Step #7: Using a 7/16 inch drill bit, drill a hole in the back or bottom of the flashlight housing for the camera USB cable. Pull one end of the USB cable throught the hole and keep dry and clean. You'll be splicing this later. Place enough of the fiberglass pipe wrap inside the flashlight case to keep the unit from freezing during the winter months (and probably helping it during the summer also??)

QuickCam Pro Installed Into ReflectorSide View of Installed CameraFront View

Remove the camera from the ziplock bag and unscrew the camera lens, avoiding all posible dirt and dust from touching the internal camera parts. Place the camera parts through the hole in the flashlight lens, and screw in the camera lens. It should fit perfectly.

USB Extension Cable Ready For SplicingCompleted Splice

It's now time to start splicing. Cutting the outer jackets from both the camera cable and the extension cable using a razor blade or cable stripper, avoid cutting the shield inside the cable. On the camera cable you will see 4 conductors, one foil shield, and the braided shield. Slide the shrink wrap tubing on the cable. Spread the wires so you can see each color. Strip the insulation, from each color and twist them together, color by color, applying solder over the connections. I used black rubber insulating tape cut in 1/2 inch pieces and wrapped the connections one by one. Once all the splices are completed, take a small piece of aluminum foil, and wrap the spliced area ensuring the shield from the two cables touch the foil. Tie the braided shields together and attempt to strech it over the foil. Pull the shrink wrap tubing over the spliced area, and heat. I also used small cable ties to seal the ends of the shrink tubing. It's tedious!!!!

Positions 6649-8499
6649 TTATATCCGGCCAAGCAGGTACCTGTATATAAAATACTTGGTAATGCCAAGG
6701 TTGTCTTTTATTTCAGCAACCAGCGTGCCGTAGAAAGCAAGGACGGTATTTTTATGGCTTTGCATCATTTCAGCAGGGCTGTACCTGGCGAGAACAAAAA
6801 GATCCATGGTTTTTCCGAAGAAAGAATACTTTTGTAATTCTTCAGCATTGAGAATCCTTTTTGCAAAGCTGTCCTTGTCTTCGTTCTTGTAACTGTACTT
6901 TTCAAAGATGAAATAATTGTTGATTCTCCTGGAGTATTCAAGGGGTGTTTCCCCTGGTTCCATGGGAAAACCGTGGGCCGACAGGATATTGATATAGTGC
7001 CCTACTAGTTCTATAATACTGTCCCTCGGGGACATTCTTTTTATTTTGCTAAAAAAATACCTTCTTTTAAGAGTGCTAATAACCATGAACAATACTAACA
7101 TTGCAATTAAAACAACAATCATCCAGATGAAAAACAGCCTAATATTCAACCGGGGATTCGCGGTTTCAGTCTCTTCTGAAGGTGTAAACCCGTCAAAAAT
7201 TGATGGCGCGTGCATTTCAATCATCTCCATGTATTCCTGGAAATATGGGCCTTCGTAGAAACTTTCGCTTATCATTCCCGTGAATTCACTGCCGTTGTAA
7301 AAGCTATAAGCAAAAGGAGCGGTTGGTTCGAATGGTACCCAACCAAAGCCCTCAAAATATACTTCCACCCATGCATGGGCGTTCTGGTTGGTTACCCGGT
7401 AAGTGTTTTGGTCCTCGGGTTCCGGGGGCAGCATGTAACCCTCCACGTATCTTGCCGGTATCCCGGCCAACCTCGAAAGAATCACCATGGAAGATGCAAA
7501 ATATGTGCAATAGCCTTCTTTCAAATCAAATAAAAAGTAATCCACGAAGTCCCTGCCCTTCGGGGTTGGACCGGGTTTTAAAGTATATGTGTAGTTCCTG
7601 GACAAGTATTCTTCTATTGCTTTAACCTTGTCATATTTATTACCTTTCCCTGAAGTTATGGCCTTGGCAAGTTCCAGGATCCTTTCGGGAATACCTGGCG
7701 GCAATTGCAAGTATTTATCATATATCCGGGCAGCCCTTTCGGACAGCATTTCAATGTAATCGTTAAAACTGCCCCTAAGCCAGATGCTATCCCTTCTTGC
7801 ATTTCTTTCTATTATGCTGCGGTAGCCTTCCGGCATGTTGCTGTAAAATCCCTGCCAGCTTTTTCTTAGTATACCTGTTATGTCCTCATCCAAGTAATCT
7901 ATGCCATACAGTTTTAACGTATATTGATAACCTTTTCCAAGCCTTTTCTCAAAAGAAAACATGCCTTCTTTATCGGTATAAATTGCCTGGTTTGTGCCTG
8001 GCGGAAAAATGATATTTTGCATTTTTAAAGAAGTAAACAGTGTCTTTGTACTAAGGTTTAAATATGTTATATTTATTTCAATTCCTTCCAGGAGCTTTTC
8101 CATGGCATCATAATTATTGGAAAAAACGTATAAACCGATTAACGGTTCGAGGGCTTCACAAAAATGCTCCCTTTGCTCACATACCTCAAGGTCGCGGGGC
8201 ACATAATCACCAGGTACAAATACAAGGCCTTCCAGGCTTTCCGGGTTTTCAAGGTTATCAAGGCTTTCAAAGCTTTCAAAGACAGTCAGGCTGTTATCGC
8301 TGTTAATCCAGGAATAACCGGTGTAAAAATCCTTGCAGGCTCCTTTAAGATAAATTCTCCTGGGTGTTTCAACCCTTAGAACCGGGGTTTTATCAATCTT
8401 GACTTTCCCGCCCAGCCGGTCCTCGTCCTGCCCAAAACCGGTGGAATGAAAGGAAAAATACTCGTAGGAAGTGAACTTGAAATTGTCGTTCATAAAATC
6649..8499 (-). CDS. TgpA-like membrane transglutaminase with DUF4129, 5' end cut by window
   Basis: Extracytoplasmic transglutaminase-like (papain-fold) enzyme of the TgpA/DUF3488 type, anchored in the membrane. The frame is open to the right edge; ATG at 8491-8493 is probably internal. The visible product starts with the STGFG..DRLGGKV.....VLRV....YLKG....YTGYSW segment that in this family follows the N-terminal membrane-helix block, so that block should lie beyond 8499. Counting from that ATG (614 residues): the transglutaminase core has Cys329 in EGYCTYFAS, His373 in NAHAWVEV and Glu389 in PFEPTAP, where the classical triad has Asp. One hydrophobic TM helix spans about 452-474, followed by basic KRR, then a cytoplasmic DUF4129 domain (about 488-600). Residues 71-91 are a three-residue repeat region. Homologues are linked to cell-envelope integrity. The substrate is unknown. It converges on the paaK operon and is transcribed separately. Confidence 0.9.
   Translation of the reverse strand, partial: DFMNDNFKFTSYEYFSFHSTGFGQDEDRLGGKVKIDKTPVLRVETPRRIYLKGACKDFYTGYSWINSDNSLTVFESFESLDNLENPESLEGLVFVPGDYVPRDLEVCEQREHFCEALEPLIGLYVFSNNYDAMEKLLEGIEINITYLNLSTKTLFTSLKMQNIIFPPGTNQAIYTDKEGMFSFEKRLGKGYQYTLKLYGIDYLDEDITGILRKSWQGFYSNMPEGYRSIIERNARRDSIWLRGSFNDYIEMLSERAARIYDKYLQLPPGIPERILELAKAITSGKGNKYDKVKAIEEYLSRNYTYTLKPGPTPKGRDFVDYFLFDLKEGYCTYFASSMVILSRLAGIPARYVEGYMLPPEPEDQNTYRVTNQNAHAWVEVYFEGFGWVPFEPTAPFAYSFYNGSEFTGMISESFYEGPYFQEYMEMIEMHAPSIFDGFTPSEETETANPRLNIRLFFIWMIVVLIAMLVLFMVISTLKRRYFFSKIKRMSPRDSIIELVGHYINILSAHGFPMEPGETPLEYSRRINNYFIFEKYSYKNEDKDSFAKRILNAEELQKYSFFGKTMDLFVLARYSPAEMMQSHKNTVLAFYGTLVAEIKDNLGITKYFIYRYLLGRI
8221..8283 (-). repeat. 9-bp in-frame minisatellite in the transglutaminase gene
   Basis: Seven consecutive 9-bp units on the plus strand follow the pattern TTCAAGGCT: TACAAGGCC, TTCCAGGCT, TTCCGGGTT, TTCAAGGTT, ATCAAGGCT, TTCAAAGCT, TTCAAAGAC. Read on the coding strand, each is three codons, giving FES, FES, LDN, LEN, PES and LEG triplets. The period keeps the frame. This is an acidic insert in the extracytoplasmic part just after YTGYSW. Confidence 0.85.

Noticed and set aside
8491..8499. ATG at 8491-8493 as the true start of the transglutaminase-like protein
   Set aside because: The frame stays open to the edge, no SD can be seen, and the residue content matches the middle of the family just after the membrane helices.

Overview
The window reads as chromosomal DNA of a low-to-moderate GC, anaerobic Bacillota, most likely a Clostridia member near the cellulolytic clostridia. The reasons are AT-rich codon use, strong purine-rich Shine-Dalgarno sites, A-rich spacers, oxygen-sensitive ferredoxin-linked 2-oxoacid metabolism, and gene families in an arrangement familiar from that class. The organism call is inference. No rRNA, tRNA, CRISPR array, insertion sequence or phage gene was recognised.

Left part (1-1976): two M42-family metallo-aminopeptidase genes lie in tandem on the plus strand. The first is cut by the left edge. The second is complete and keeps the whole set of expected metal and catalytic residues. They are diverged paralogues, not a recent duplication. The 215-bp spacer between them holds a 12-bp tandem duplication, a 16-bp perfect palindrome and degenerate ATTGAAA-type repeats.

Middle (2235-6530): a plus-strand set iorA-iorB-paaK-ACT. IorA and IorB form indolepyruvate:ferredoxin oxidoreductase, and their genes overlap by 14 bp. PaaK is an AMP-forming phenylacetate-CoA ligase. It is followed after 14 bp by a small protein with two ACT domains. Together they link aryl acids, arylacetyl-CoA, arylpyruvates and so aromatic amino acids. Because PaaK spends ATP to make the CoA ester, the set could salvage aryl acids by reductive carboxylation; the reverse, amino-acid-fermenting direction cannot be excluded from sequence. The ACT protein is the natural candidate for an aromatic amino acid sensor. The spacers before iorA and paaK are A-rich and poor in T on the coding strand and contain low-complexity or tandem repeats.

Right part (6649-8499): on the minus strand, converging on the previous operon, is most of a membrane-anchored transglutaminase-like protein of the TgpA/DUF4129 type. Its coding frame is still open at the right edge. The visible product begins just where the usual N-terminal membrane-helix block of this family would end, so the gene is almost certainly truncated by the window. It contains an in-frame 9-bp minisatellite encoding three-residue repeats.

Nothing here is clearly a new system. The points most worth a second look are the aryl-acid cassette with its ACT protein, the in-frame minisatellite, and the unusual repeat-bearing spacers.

Step #8: Plug in the camera to your PC, and start the QuickPict software. Now for the fun part! Either yourself or with help from someone, adjust the lens for focus, then for straightness. MAKE A MARK somewhere on the painted area of the flashlight lens where the straight center is. Install the glass lens and gasket, install lens cover. NOW TEST AGAIN for focus, and straightness. If this is all set, use the silicone caulk (I used GE Silicone II caulk) and apply around the lens screw on cover, and around the glass for the lens (outside of the flashlight), and where the cable enters the flashlight housing. You should be set.

Getting Closer!  Ready For MountingFinished Product (Shown With Optional Coffee Can Sun Cover (hint)

With the built in bracket on the Z-Lite flashlight housing, pop the two screw covers off the bracket using a small screwdriver, remove the phillips screws, and remove the spring and plastic tensioner from the housing. Drill holes wherever on the bracket and mount the bracket in the camera direction you desire. Remount the flashlight housing, springs, plastic pieces, and screws.

You are basically done! Poorly Lit Front View

I did alot of research on different camera housings, and cable lengths (Logitech recommends only 15 feet max), but it can handle longer lengths. Apply some Rain-X on the glass lens to keep the dirt and rain from collecting on the glass. Enjoy! If you need any assistance please contact me at "".

Updated 4/23/2000